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TTTE v OMATTA DAILY BEE: SATUKDAY. MAY ?0, 1908.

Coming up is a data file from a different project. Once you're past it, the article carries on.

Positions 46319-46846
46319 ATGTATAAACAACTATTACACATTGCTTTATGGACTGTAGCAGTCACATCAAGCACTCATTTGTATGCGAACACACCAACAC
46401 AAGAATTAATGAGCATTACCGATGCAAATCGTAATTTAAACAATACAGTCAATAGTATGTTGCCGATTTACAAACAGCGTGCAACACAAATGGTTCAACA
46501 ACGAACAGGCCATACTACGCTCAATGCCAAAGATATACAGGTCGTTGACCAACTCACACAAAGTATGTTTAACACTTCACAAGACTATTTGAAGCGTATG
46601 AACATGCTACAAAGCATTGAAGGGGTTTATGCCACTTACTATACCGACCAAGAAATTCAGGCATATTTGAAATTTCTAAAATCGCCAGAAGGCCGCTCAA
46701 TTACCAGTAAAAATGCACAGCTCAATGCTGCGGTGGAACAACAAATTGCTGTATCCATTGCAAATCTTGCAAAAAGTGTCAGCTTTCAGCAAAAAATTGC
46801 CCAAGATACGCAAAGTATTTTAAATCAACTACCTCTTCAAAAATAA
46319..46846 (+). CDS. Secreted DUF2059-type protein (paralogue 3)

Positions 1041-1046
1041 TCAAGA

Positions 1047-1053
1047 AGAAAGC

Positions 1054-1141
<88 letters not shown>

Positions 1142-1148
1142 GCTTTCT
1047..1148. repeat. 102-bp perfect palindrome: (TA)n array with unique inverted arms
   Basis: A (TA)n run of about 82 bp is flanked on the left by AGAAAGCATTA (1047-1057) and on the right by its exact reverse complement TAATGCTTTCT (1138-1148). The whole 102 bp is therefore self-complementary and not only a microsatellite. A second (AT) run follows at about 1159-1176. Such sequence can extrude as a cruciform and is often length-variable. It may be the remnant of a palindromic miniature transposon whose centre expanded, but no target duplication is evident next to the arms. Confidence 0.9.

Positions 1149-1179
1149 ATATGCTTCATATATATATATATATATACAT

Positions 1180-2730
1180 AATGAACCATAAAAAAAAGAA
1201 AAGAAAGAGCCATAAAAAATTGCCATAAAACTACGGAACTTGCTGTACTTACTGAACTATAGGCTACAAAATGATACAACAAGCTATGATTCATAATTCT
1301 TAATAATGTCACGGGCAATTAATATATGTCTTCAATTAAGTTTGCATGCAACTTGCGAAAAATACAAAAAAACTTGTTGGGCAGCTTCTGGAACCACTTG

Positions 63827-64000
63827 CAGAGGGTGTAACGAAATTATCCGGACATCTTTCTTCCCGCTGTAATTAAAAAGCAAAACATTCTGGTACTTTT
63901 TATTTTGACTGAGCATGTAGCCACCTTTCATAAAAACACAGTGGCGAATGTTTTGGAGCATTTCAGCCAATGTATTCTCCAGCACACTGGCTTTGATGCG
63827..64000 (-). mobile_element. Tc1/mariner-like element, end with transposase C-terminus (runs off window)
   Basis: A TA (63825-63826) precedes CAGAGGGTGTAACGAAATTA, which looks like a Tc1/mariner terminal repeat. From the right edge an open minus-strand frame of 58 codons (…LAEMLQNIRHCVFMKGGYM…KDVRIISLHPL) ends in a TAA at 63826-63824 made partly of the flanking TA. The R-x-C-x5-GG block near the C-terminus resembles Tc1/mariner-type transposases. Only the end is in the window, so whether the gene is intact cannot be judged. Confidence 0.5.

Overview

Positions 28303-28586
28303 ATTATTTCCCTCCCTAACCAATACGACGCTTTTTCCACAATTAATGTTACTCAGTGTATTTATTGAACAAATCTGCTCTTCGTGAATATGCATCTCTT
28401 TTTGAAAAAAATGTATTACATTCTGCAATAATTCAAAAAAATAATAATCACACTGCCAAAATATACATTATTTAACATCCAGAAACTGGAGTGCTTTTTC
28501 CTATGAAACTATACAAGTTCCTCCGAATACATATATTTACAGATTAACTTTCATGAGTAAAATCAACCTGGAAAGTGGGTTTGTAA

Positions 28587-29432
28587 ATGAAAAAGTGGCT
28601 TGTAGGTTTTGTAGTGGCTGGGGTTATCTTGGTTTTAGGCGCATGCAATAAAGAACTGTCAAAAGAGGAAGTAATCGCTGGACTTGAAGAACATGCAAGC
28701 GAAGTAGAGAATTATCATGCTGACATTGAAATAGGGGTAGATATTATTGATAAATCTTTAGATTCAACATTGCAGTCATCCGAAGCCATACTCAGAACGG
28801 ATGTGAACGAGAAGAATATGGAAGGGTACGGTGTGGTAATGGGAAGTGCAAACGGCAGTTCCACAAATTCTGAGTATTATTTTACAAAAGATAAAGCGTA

Tim Omaha Daily Dee FOUNDED BT EDWARD ROflBWATER t VICTOR ROUJEWATER. EDITOR Fntered at Omaha pnatofflr seconl class matter. - TERMS OF SUBSCRIPTION: Tally TW (without "unday), ona year..M' Ially Be and Sunday, ona jrear Sunday Be. one year Saturday Be, one year 1 DELIVERED BY CARRIER: Pally Be (Inetudln Sund-iy), per wk? Ially Be (without gundayi. rr Evening Bh (mlthout Sunday), per M Brenlns Bra (wlih Bunday), per weeK .loe Address all complalnta of Irrenularltlea In delivery to City Clrruiatlon Department. OFFICES: Omaha-The Bee Bullriin. South Omaha City Hall Bulldlnf. Council Bluff U Scott Street. Chieag-o l&w University Building. New York-Rooms 1101-1M2. No. U Wt Thirty-third Street . Waahlngton-726 Fourteenth Street N. w. , CORRESPONDENCE. Communlcatlona relating to news and edi torial matter should be addressed: Omaha Ben. Editorial Department. REMITTANCES. Remit by draft, express or poatal order payable to The Bee Puhllehlng Company. Only 2-cent stamps received In payment or mall accounta. I'eraonal checka, except on Omaha or eastern exchanges, not accepted. 8TATMENT OF CIRCl'LATION: State" of Nebraska. Dounlaa County. as.: George B. Txichuck. treasurer of The Bee Publishing company, being duly aworn, says that the ctual number of full and complete conies of, he Dally. Morning Evening ana Sunday Bee printed during Oie month of April, lira, waa aa follows; 1 M.S4J I 38.SOO t ae,7so 4 37,010 .. 34V800 a?.80 T.U....... 7,t0 37,040 3V, 140 it 87,OfaO II 3780 11.... 37,080 II ST.S40 14 87,300 II 37,120 !... a 1 .'. 10 SCtN se,goo 37,140 M,9W 3 ,830 ,W0 11 36,460 21 S,60 24 M00 II M.SM mi.. 2. , . n wo 21 s,ao it 36,0 to at,7o touu wo3o Les unsold and raturoad cop lea.. 11.241 Nat total. .. ........ l,097jn Dally averaae 3078 GEORGE B. TZSCIIUCK, Treasurer. Subscribed In my presence and aworn to before me this 1st oay of May, 1908. (Seal.) KOBKRT H L'NTfcR, Notary Public. WHEN OCT OF TOWN. S-bacribera lea-ring the city tem porarily should kave Tb Be mailed to then. Addrese will be changed aa oftea aa requested. Congress has apparently found change for a currency bill. Some of the newly elected bishops may not be generally known, but Bishop Smith's name sounds very fa miliar. ' Double shotted editorials In the local hyphenated organ nearly every day now-a-days.' "How long, oh. Lord, how long?" The Presbyterian general assembly treated the negroes white by voting $300,000 to aid in their education in the south. v, ..V 1 ' Near-corn is bumpltg along toward $1 a bushel in Chicago. Real corn is also alnio&t as valuable aa "old wheat In the bin." It is time for one or both of the Va,ter board lawyers to announce an other trip to Europe with Omaha tax payers footing the bill. Mr. Bryan says the bosses will not run the Denver convention. In other words, he serves notice that he wiTl require no nelp on the Job. The Methodist general conference will adjourn soon, and then the weather man may fee warranted lu giving his rainmakers a vacation. "No man ever had a greater desire to be president than James C. Blaine says the Washington Post, a newspaper that has never understood Mr. Bryan The roster of the survivors of the War of the Rebellion Is , being fast shortened by the Orini Reaper's scythe, but Memorial " day will live on forever. f " hy do not the Parisians forget Count' Boni?" asks the , New York World. Well.. one reason Is that he till owes them something over va.oooooo-. -. Of the 200 members of the senior class at Princeton, forty assert that they never kissed a girl. This higher education apparently falls to come u to the advertisements. A scientist now insists that measles and scarlet rash are caused by eating lettuce, and the Kansas City -Star promptly urges the formation of a new "Lettuce Alone" club. Congress has appropriated $1,600, 000 to make an exposition exhibit at Tokio in addition to the other millions voted for battleships to make an ex hibition at Tokio and other foreign capitals. ' The assessment levied on the Ne braska delegation to Denver for head quarters expenses should yield $3,600. Will Mr. Bryan also Insist upon pub licity of receipts and expenditures for this fund? '.' A New Jersey man recently cleaned an old cistern and found $50,000 worth of railway bonds that had be longed to his father who died fifteen years ago. This Is the right season of the year to clean your cistern. According to -the Commoner, Mr. Bryan already has (11 of the 6 73 delegates needed to nominate at Den ver at the hour of going to press, and several more have been added alnce that time. The Bryan nomination l osi Easy street. MtMORlAL VAT. Each recurring Memorial day finds the obserTanre of th anniversary serving a wllr purpose than tbat, which Inspired its creation. Originally set aside a day for placing floral tributes on the graves of the men who gave their Urea to preserve the union, Its spirit was In danger of being mls- nterpreted and abused by making It feast day and a gala occasion for thletlc contests of all kinds. Re vulsion of sentiment has for several years past brought the observance of the day more Into keeping with the purpose that gave It recognition as a generally observed holiday. The broader scope of the day's ob servance i due to the efforts of the surviving members of the Grand Army Of the Republic. Realizing that their ranks are being rapidly thlnped, the veterans have sought to keep alive the plrit of patriotism and loyalty that led them and their heroic comrades to do battle for their country, hy en listing the vast army of American school chldren In the work of perpetu- tlng their beautiful Memorial day tri bute of the living to the dead. Each year on May 80 the old-ever-new story of patriotism, loyalty and undaunted courage of the million men who bore arms In the country' defense Is told to the yfjuth of the land and will be told by them long after the last partic ipant in the struggle has answered the final roll call. As the years go on another change must mark the spirit of Memorial day observance. In the earlier commemo rations of the day the chief partici pants were those whose grief found ts origin in the flower-decked mounds. Time is softening these griefs or re moving them, and eventually the spirit of the day will be one of Joy over the national greatness made possible by the sacrifices and services of the sol dier dead. SIQHJF1CAKCE OF A BOSD SALE. 'The sale of a block of Omaha muni cipal paving and park bonds at what Is considered an extraordinary good figure under existing conditions on a bid by a local bond broker is slgnlfl cant in several ways. First and foremost, It indicates that notwithstanding apprehensions and forebodings Omaha's credit is not only unimpaired but, if anything, better than ever before. Even the overhang lng cloud of a slx-mlllion-dollar pur chase price for the water works has not affected this credit seriously. Omaha municipal bonds are gilt edged and will find buyers so long as there Is a demand for municipal bonds. In the second place, the purchase of these bonds locally means that they will be taken" up for investment in small amounts by our own people, and in all probability win not go through the usual eastern bond markets at all. It used to be that such, " bonds tfad no special attraction for Omaha inves tors, but the amount-of money here waiting for sure rather than big re turns is gradually growing with the accumulation of trust funds, and for such investments Omaha bonds are unexcelled. . It is doubtful whether the new cur rency legislation, making municipal bonds available for emergency note lftsu.es, has had any effect on this par ticular bond sale, but it is calculated to steady and strengthen the demand for our municipal bonds in the future. THE FILIPINOS, AT DEKVEB. Even after Mr. ' Bryan aimounces his platform and selects his running mate for the 1908 campaign' the democratlo convention at Denver will have an In teresting question to settle relative to the party's recognition of the' Philip pines as a part of the United States. The democratic -party in the Philip pines has elected six delegates to the convention at Denver who will be on hand with their credentials clamoring for recognition.' Their votes will not be needed, as was the vote of the Hawaiian delegate at Kansas City lu 1900, so the democrats in convention will be In position to consider the party's attitude toward them dispas sionately. ' ' The congress of the United States, the supreme court of the land and the people at the polls, both In 1900 and in 1U4, nave recognize j tne sov ereignty of the United States in the Philippines, but Mr. Bryan has not yet acquiesced in the action. Democrats In congress opposed - the ' measure placing a duty on Philippine products, contending that the constitution fol lows the i flag and that accordingly congress could not consider the Philippines' as alien territory subject to the operation of the tariff laws ap plying to foreign nations. They in sisted that congress had no more right to place a tariff on Philippine products than to levy a tariff on the products of any state In the union. While the democrats in congress were clinging to that argument, the democrats in con vention at St. Louis adopted a report of the committee on credentials which gave Porto Rico six delegates, but shut out representation from- the Philip pines. The distinction snd the reason for the discrimination wag never made' clear, but the report was accepted and the national committee in making the oall for the 1908 convention at Denver followed the St. Louis precedent and excluded the Filipinos. Colonel Bryan and other democratic leaders are constantly clamoring for action by this government assuring im mediate Independence to the Philip pines, yet in convention calls the re fuse to recognize the Philippines as a United States dependency. Their law and their logic appear to be sadly mixed, but the convention at Denver will be given another opportunity to define the party's attltnde on the Philippine status. AKOTHF.R BISHOP FOR CM AH A, It is now definitely fixed that Omaha will be the official residence of one of the newly elected bishops of the Meth odist Episcopal church. Bishop Nucl eoli Is to be assigned to this district. Although he Is not personally known to many of our people, he may count on a welcome none the less hearty. The re-establishment of the Metho dist bishopric here will emphasize Omaha's Importance In the organiza tion of this great church an Im portance which has already been recog nized bf other denominations. When the Methodist bishop shall have taken up his residence in Omaha we will have among us bishops of the three strongest churches In this country. This means that the people of these denominations in our surrounding ter ritory will look to Omaha as the re ligious center from which their khprch work radiates and the activities of these arIous organizations in fields allied to their religious teachings will likewise And their head and front at the episcopal seat. Recognition of Omaha's growing im portance to the church organization is apace with its growing Importance generally, and should do much to help make the city continue to grow stronger and more prosperous. hOLDlHO VP STEEL PRICES. The United States Steel corporation, familiarly known as the Steel trust, has added a new topic for discussion in business and economic circles by deciding to make no reduction of prices from the level of flush times. In support of its attitude it offers a series of arguments to show that prosperity can be compelled to return by the maintenance of steady prices, whereas the financial and industrial depression would be prolonged indefinitely by lowering prices of steel products. The argument resembles that of the rail way presidents insisting that freight rates be Increased at a time when there is little traffic to be carried. In bulh casea the law of supply and uO mand is ignored or an effort made to suspend its operations. Prof. Edward S. Meade of the University of Pennsyl vania discusses the Steel trust's posi tion at great detail in the current Quarterly Journal of Economics. In replying for the Steel trust to its critics. Prof. Meade says:- For seven ycara we have maintained table Trices in those branches of the steel Industry which we nre able to Influence. During; this period there have been re peated occasions in 1902, In 1905 and 1906-07, when, without exciting any com ment, we could have exacted much higher prlcea than those which we actually charged. ' To be apeclflc, rails sold in 1899 at 135 per ton, whAi there was no trust we nave maintained for seven years a fixed price of 2S per ton. Wire nails went to JTO per ton In 1898; wa' have rpalntalried therrt between H0 and IS8 per ton. Again the price of pig iron, the baste product of the Industry, we do not control, and the price of pig Iron for Immediate delivery has several times daring the last five years equaled the price of ateel rails, There have beetr" times within the last two years when we could have added 30 vtr cent to tne price or every one or our products without causing a ripple of ex citement. This makes a rather effective argu ment for the steel company and is calculated to inspire the Corporation to demand a vote of thanks for not taking greater profits when it had the opportunity. The company's quarterly reports, however, show that it has been doing tolerably well in the matter of earning dividends. Prof. Meade proceeds with the argu ment that the policy of the trust has been to treat all customers alike Prices have been established so that every , customer, from the , hardware dealer at the crossroads town to the biggest steel using concern in the coun try, might know just what prices were to be and could make contracts and future arrangements accordingly. On this score any reduction in prices at this time ,would simply serve to un settle conditions. Whether or not the argument appeals to the public as pan ticuiany sound, it furnishes pretty good proof that at least one of the greatest Industries of the nation is completely dominated by a single or ganization. Under no other circum stances could a price level be main tained against a demand reduced as much as 50 per cent in some lines. If the steel business were in the hands of competing concerns, prices would fluctuate with the market, as does the price tof every other uncontrolled commodity. The redeeming feature of the situa tion is the apparent assurance the steel managers feel of a speedy im provement in Industrial conditions export trade in steel has Increased materially m tne last three months and the domestic demand is growing 1 ne refusal of the trust to scale down prices indicates their conviction that business will soon again be normal Through the Commoner Mr. Bryan declares that the chances of the demo- Liaia irrjing abw ip.rK tms year are particularly bright. The record shows that Mr. Bryan got 46 per cent of the votein New York in 1896 and 4 5 per cnt of it in 1900. McClclian, Greeley and Parker are the only democratic presidential candidates who failed to do better than that in the Empire state. According to the latest reports the German car Is now in the lead In the New York to Paris automobile race When the German car was in Omaha Its driver declared that he did not care whether he reached Paris first or last, so long as he arrived, and the prospects then were that he would be one of the tallenders. Cross-continent automobile racing must be as uncer tain if not as exciting as politics. - Delegates to the democratic national convention from Nebraska have been asaesied 1125 and alternates $100, to pay headquarters and incidental ex penses at Denver. If the assessment Is uniform and every one pays in, this levy will produce $3,600. What kind of plutocratic entertainment does our Nebraska democrats propose to put np at DenverT The Philadelphia Record says it will cost $5,000,000 to repair the battle ships after their return from the trip around the world. Admiral Evans says the ships will be In better condition when they return than when they sailed from Hampton Roads.. The Record professes to , be a democratic newspaper. Congressman J. Hampton Moore of Philadelphia has Introduced a bill making It a misdemeanor for a laun dryman In the District of Columbia to use acids or to mangle the linen of customers. That's an issue that ap peals and it isn't too late to get be hind Mr. Moore with a vice presi dential boom. The annual assessment of the prop erty of the private car lines by the Ne braska State board, which, on the car mileage basis, merely nominal, sug gests that there must be some "twi light zone" between the , states In which these profitable concerns prac tically escape taxation altogether. "Mr. Bryan will soon go to the White House to stay longer than three days," says the Birmingham Age-Herald. This is the first intimation that President Roosevelt has invited Mr. Bryan to come down and be his guest for a week or more. - Governor Johnson of Minnesota is - reported to have turned a double somersault from a spring board into the water at Old Point Comfort the other day. It is doubtful if Mr. Bryan could do that and it is certain tbat Mr. Taft would not trv. The grand jury which is in session here has jurisdiction over all of Doug' las, county, which includes South Omaha, Florence, Benson and Clon arf, as well as Omaha. Is it possible that there is no iniquity in Douglas county outside or omaha? Evelyn Nesbit Thaw is said to have made an arrangement by which she will be paid $1,000 a month from the Thaw family fund as long as her con duct is decorous. She might have been satisfied with a smaller amount, un hampered by annoying restrictions 1 No one has yet volunteered a satis factory answer tcitta question, What is tne difference oetween a "blood-and thunder" play and a "blood-and-thun- der" yellow Journal for starting young people on the road to the bad? The grounds surrounding-the state house at Lincoln are to be . equipped with benches to rest the weary. The also-rans for state office' should have first call on the benches. Mr. Hearst Is going to Europe, but promises to return in time to scatter a little broken glass and some ru'sty nails in the path of the Bryan auto mobile in the eastern states. Mr. Bullett of Kentucky is going to try and start a stampede for Cannon in the Chicago convention. Cannon and Bullett would make a ticket that would be beard from in any campaign There's the Rab. Minneapolis Journal. The bankers understand what Mr. Bryan means by their guaranteeing one an Other, but what they want to know is whether the presidential candidates are prepared to do as much. Actor Paasea, History Remains. St. Iiula Times. The last survivor of the Libby prison escaping party has joined his regimen on the other aide, but the story of un believable hardships .. goes marching through the pages of history. All Together (or the Trial. Ijouisville Courier-Journal. If everybody who employs labor will make things whirr Juna 1, "Employment Day" may prove to te the signal of rebirth of national prosperity, in fact a sesame to humming Industries and com merclal optimism. Proyheelra that Are Vala. Baltimore American. Another acientlat has come forward wit the announcement that the aun la gradu ally cooling oft and that poaterlty will freese to death: but it is very difficult to be very much impressed with such prognostl cations when the summer and the icema are both approaching. Too Murk tacle Joe." Minneapolis Journal (Rep.). What ails the republican party and will cause It mora trouble in the coming cam pxlgn thbn anything else, la too much Joe Cannon. For that long Hat of important measures neglected or defeated, the prln clpal, and in moat caves, the aufflcien explanation la too much Jos Cannon. would not be an Inappropriate or Imper tlntnt queatlon to inquire of every re publican candidate for congress In th coming eectlon, whether he proposes. eicted, to void .or Joa Cannon for speaker. Trick. nf the iauaett Allies. Kansas City Times. Having failed to control a majority of the delegatea to the Chicago convention, the "Allies'' are now systematically en deavoring to undermine the Taft delega tion by appealing to each Individual dele gate they have the slightest reason to be lieve might Ignore instruction or pledgee. Thla movement la based on the absurd theory that Mr. Taft cannot be elected, an asaumptlon that will gain no credence throughout the country, for. at least, Mr. Taft la the atrongeat candidate1 th repub lican ran um at thia time. If he cannot be elected, then any other nomine would rua a mil behind. WKMOHItL nv. Ike Rlvonvae of the Dead. (Written on the ocrwulnn of the relnter- mervt In Kenturky of the troops from tht into who fll in the Mexican war. The muffled drum's ssd roll has beat The soMler s last tatno! No more on life s parade shall meat That hravn and fallen few. On Fame s eternal camping ground Their silent tenia are spread; nd glory guards, with solemn round. The bivouac of the dead. No rumor of the foe's advance Now swells upon th wind: No trouble thought at midnight haunits Of loved onea left behind: No vision of the morrow'e etrlfa The warrrlor'a dream alarms, No braying horn or screaming fife At dawn shall call to arma. Their shivered swords are red with rust. Their plumed heads are bowed; Their haughty banner trailed In dust. la now their marshal snroud; And plenteoua funeral teare have washed The red atalna from each dtow; And the proud form, by battle gashed, Are free from anguish now. The neighing troop, the flashing blade. The bugle s stirring biaat, The charge, dreadful cannonade, - The din and about are passea; Nor war e wild note, nor glory's peal, Shall thrill with fierce delight Those breasts that rjever more shall feel The rapture of the fight. ilke the fierce northern hurricane That sweeDS his great plateau, Flushed with triumph yet to gain Comes down the serried foe. Who heard the thunder of the fray Rrealc o'er the field beneath. Knew well the watchword of that day Was victory or death. Rest on. embalmed and sainted dead. Ier aa the blood ve save. No Impious footstep here shall tread The herbage of your grave. Nor shall your glory be forgot Whll Fame her record keeps. Or Honor points the hallowed spot V here Valor proudly Sleeps. Ton marble minstrel's voiceless stone In deathless song shall tell, When many a vanished year has flown, The story how ye fell; . , Nor wieck, nor change, nor wlntei"! flight, Nor Time's remorseless doom, Can dim one ray of holy light That gllda your glorious tomo. THKODORE O HARA. The Blue and the Gray. By the flow of the Inland river. xvt.'.r.'.A ti. fiAta nf iron have flea. Where the blades of the grave grass quiver. Asleen are the ranks of tne ueaa. Under th sod and the dew, Waiting the Judgment, nay; Under the one, the Blue; Under the other, the uray. These, In the, roblngs of glory, Those, in the gloom of defeat, All with the battle-blood gory. In the dusk or Kternuy meet; tinder the sod and the dew. Waiting the Judgment oay; Under the laurel, the Blue; Under the willow, me uray. From the silence of sorrowful bowers The deso ate mourners go. Lovingly laden with flowers. Alike tor ine rrieno. mi Under the sod and the dew. Waiting tne juagmem usj, Under the roses, the Blue; Under the lilies, the Gray. So, with an eaua! splendor. The morning sun rays fall. With a touch Impartially tender On the blossoms Diooming :tr on. Under the sod and the dew, waiting thn tudement day; Broldered with gold the Blue. Mellowed witn goia ine So. when the Summer calleth On the.roresi ana neia m b". With an equal murmur falleth ti.o . r drlu of the rain; Under the eod and the dew. Waiting tne judgment uj , Wet with the rain the Blue, Wet with the rain tne uray. Sadly but not with upbraiding, ... . . - aoA u' a . done: In the storms of the yeara that are fading. No braver name wa won. Under the sod and the dew. Waiting the Judgment day; Under the blossoms the Blue, Under tne gananaa um v.jr. No more shall the war cry sever, n wlnrilntr rivers be red; . i .. ...... nnonr f n T P V T . iney VJ- nf our When iney isuitreu Under the sod and the dew. Waiting ine jum""-"' Love and tears tor tne Tears ana love iui v-Tvi-vr September, 1867. F. M- FINCH. The Watch Below. Bring blossoms for the sailor dead Who sleep in ocean graves; Bring fragrant lilies, pale and pure. To float upon the. waves And dewey purple lilacs, too. , From many a cottage home. And atarry daisies, white and gold,. To mingle with the foam. A hundred years of heroes lie Beneath the aeething -brine. . Brave men who yielded up their llea For Freedom's sake divine -From Jones, the dashing privateer, To Evans and his tars. They died in pence aa well aa war To serve the Stripes and 8tars. Their monument are coral reefs. Their shrouds the shifting sand; They're scattered many a fathom deep, And miles away from land. No coll to quarters, loud and clear, Across the billows blue Can summon from their long repoaa The navy'a silent crew. So let ua to the rolling aea Consign a wreath today, A tribute to our marinera Beneath the silver spray. For while the angry tempests roar And whip the waves to anow, The nation never will forget The gallant watch below. MIMA 1RVINO. In Leslie s Weekly. 1'aaalng of the Boys Bine. O'er forty years have passed away Since peace had closed the deadly fray, Turned In the arma and out th lights, ind comrades of a hundred fights Had all returned home once more. . h t n 7 from the shore. That tempesta past, leave naught beilde The foam line of the angry tide. And. home again, the Boys in Blue Reorganised aa comradea true. To awear allegiance to the cause Of equal rights and equal lawa, The union one forever and .... The Stars and Strlpea o'er all the land; And thua all over, near and far, They formed the mighty O. A. R. And this Orand Army Logan led To blesa the memory of the dead And keep it green while floats Ihe flag From spar and spire and mountain crag rtv AmmrAiin everywhere The graves of those who placed It there. Forthwith proclaiming noiy. mry Have since observed Memorial day! Before the bright, admiring eyea Of thousanda "neath the vernal skies They marched In grand review aa part fit what was In each loyal heart; They docked the mounda which angels aee AB templea wnere men orna mr With fragrant flowera and evergreen. To teach what lova of country rneana! But all along the dread decree That earthly thlnga ceaae to be. Has kept on thinning out the ranka And filled the center from the flanks, Till now the most pathetic sight Is JuBt the old commander's plight! His slf-deluslon brings to vfew The passing of the Boys In Blue! "The nost la formed, air." Thla he heara With all the pride of former year. "Right face!'1 and "Forward marcl hi word. As If a thousand saw his sword; v With ten he sees the dead and gone. Their shadows bravely marching on. Ah! here is seen In sad review The passing of JrBURKE. The Grave Are Green Again. A"&ln the fivinr gri-pn t anread upon the dwelling of the dead; And looking up through dewy eyea. The flowera amlle to warmer akles. Now memory with tender grace. Returna to view the aacred place, Ar.d feel anew love'a lasting power. The blessing of a holy hour. Some dav ths heart may fondly claim. And hajiow them with prmuous name, Si me times for sweet communion keep With thoughts of paat companionship. Th love that lives through times of tears, And faaVa not in me passing years, Korevtr cllnaa to hone and faith. And looka beyond the gatea of death. It breaks tha gloom of death's cold night With genial rays or warmwi .w ugni. And onward, upward ever leads. To hiaher thought and nobler deeds. ' BtLHIJLki IT. COCHRAN, Sickness of Children A large part of the sickness of children js directly traceable to improper food. Many have thcif digestion crippled for life. Sound digestive organs mean a sound body and a sound brain. OH WHEAT FLAKE CELERY H3 mm is prepared by who nasbeen manufacturing .eiry. cnuaren, invalids ana an classes. PRRSOXAL NOTES. Mr. Bryan fre?ly admit that he It thn leading candidate of hla party. And what I so rare aa a day In June,. Ings Anna Gould aa she picks out her second wedding day. Mr. Charles Dana Gibson Is going back to work In black and white. He admits that Rockefeller ha him skinned ln dab bling In oils. Thaw has mind enough left to reflect that Matteawan hns some advantages, it being equipped with electric fans but no lectrlc chairs. Losses of Chicago Investors In the col- apse of the Amador Mining Development company are said by the stockholders' at torney to, exceed Jl.ono.OOO. A young Indiana man has been refused permission to erect bronse tablet in scribed with the Ten Commandments on the courthouse square In his home town. The "Let Us Alone" movement haa evi dently reached that place. Daniel F. Cohalan. legal adviser of Charlea F. Murphy, leader of Tammany hall, nd chairman of the Law Commit tee of the Tammany organization, was elected grand sachem to succeed Bourke Cochran at a meeting of the sachems of Tammany Hall Monday night. General Roger A. rryoi who aerved n the Thirty-sixth congress, from Vir ginia, but wno now Is a retiren memiu-r of the supreme court of New York, vleited the house of representatives last Tues day. Carrying hla eighty year well. Gen eral rryor remained for some time in the house and wa the recipient of much at tention. Speaker Cannon conversed with him for aome time. WHITTLED TO A POINT. "Do you repaid Btandxrd oil a re fined productr; .u-. "I should call II retinea. conBiarrinn um It ha been fined over and over. wasn lngton Star. Ruggles What horsepower la your new automobile? Ramage Two, I guess, mat me norB- power It took to naui it. 10 mo reimn shop when It broke down on a country roari the other day. Chicago Tribune. Tea." aaid the lawyer. "I can get you a divorce with or without publicity." Which would be more expeneivei . No difference. It cost about as much to get pePle lo lnau' inein to keep still." Philadelphia Ledger. I see that a Rembrandt has been found in Chicago." "Its funny how tnese foreigner manage to travel around. What a he doing there.' Cleveland Plain Dealer. What a flat situation that new house haa which Mr. Plungit. the bold speculator, ta building for himaelf." "Yea It la flat, and yet he bunt it on a bluff. 'Baltimore American. 'Nature makes nothing In vain," kaid the philosopher. Fernape. answerea ixuonei eiiiuweu, though I ran t quite explain the presence of a great big, beautiful mint bed in a local option county." Washington Btar. "f)er, you air!' cried her father, angrily, how dare you show your face, here again?" well, replied tne nervy suitor, l mignt have worn a mask, that's true, but that would have been deceitful." Philadelphia Press. Figure This Out Mr. and Mrs. Piano Buyer A plus B plus C is greater than A' plus b. A equals manufacturing cost of a Piano. B is the other dealer's operating expense and profit. b is the operating expense and profit at Hospe's. 0 is the commission the other dealer pays any one who brings a piano customer. ' A b at Hospe's 6tore is smaller than B at other dealers V because we have less operating expense in proportion to the immense business done and are satisfied with less profit on each piano than are the other dealers. A plus B plus C is the other dealers' price even after" he gives you an inside price. A plus b is the Hospe price. Enough said. We sell the best Pianos at the lowest prices and easiest terms in the Unltd States. . Cramer Fiano. . , Burton I'iano . . Kensington Piano Cable-Nelaon Piano ........ Weser Bros. Piano Kimball Piano ItuHh & Lane Piano Kranicli I lath Piano S Make your selection now lars. A. Hospe Bran Hon Idacoln, Kan7, maul ruk ins, TnZn lllliailhlilllllllHIllllll II "T-.Vi B I YU will lee! coolcl if you wear BEST RETAIL TWDE ! . LOOSE FITTING B. V. D. CQ1T CUT UKDERSHIRTS ud KREE IEHCTH DRAWERS. No pulfeM el a pmeintiaa Miked umia M 1VL. cUitic liucUo. l th. ukk cut ot th r hun tt luuU : a U mo EvT B. V. D samaaal loui w it it hd been Uilottd ptrilljr U th. wu. They tt. mU JK"t'!i"f.K:n r?Kl J I ... .urr dar.bU. lk l th. B V. D. rUd w UL.I ) . BO 7&c Sl-UV ai4 Ua'lisiaswbMUH. Wiiw k bwldel. ERLANGER BROTHERS. WORTH 4 CHURCH STS. NEW YORK ... . . . . n it .... t. A VT.-A71 Mums. si o. V. u- w sad O. V. U. Stoapia l!t'tUMi"m'm';!iir''H"li'tm'"" "''"i',!i'!(i'!,mi"illli:!l'!il III'--- I i ll Hi, i I......I..IIM r3 f7 fu a physician and chemist nearly half a century pure food products for 78 THE PARTING VOLLEY. With arms reversed the rank pun on, The muffled drum marks faltered tread A muster roll reads simply, "Gone." One more Is numbered ulth the dead A crash: The parting volley rolls A requiem among earth's souls. The flag hang drooping from the mast. Faint frboes come and go and die; Tears fill the eyes, welled from the past, of those who see a comrade He Where memory must be a name. And tahlctn praise a hero's frame. What then? A soldier gives his life For lov of country, valorous deeds, And lies as one whom carnal strife Marked for its own among Its seeds, Ah. yes! ere yet a flashing blade Was drawn or sheathed hia grave was made. Who calls the namea of those to fall? Ask of the God of battles, who? But they are known., and some of all Who go to war to dare and do Know that the piercing shot will bring To him hia altar's offering. Some meet the shock within the fray, Some fall within Ihe nurse'a tent. Maimed, wonk and gaunt they waste away, Yet to its end each way Is bent; The end? Deserved promotion call To higher life each one that falls. -CLIFFORD KANK STOUT. The Pesalmlst I'm off. The Optimist You look It. THE WEEK END If you are going away for Pocoratlon Day rcmerubor that the things you need In the way of wearables Clothe)". i.e !,. .i . . HatB ' Shirts ,' and a hag to put them In are all here of the best antVon the minute. We shall be open Friday evening and close at f o'ciovk Saturday, and remain closed balance of day. pI?S Company Fifteenth and Douglas Su. OMAHA It. S. WILCOX, Mgr. 2SO Stool and Scarf and Instrumental lidok Free) with every Piano. EASY PAYMENTS. $275 $1250 $300 S:t7r lOO II you can't call, write for partlo- Co. 53Dst York, Msn, and CooncU Bluff, low.' iMiM'!l!l!!!' n-l mi l hd i to bind, imui .nd conn lx U f", . " ' " " in sum. 1 141 1 VI Ui " til' ltW "' t-MIMtlVt - -, i l"" V 1 ill M il w i II I